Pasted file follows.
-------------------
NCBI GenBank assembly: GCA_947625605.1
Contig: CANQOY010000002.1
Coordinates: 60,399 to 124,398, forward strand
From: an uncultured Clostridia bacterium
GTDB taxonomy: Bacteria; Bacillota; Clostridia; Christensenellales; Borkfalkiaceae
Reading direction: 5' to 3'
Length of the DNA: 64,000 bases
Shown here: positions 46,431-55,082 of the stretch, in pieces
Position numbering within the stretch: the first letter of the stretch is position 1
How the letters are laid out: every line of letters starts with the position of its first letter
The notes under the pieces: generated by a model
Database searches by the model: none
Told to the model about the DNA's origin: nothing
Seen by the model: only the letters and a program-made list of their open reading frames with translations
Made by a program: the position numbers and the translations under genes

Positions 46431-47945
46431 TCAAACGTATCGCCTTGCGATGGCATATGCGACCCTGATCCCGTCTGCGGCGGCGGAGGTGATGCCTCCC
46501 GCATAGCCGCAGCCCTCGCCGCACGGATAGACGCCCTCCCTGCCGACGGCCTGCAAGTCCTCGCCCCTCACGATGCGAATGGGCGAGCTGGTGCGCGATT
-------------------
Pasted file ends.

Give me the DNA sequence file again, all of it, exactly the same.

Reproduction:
NCBI GenBank assembly: GCA_947625605.1
Contig: CANQOY010000002.1
Coordinates: 60,399 to 124,398, forward strand
From: an uncultured Clostridia bacterium
GTDB taxonomy: Bacteria; Bacillota; Clostridia; Christensenellales; Borkfalkiaceae
Reading direction: 5' to 3'
Length of the DNA: 64,000 bases
Shown here: positions 46,431-55,082 of the stretch, in pieces
Position numbering within the stretch: the first letter of the stretch is position 1
How the letters are laid out: every line of letters starts with the position of its first letter
The notes under the pieces: generated by a model
Database searches by the model: none
Told to the model about the DNA's origin: nothing
Seen by the model: only the letters and a program-made list of their open reading frames with translations
Made by a program: the position numbers and the translations under genes

Positions 46431-47945
46431 TCAAACGTATCGCCTTGCGATGGCATATGCGACCCTGATCCCGTCTGCGGCGGCGGAGGTGATGCCTCCC
46501 GCATAGCCGCAGCCCTCGCCGCACGGATAGACGCCCTCCCTGCCGACGGCCTGCAAGTCCTCGCCCCTCACGATGCGAATGGGCGAGCTGGTGCGCGATT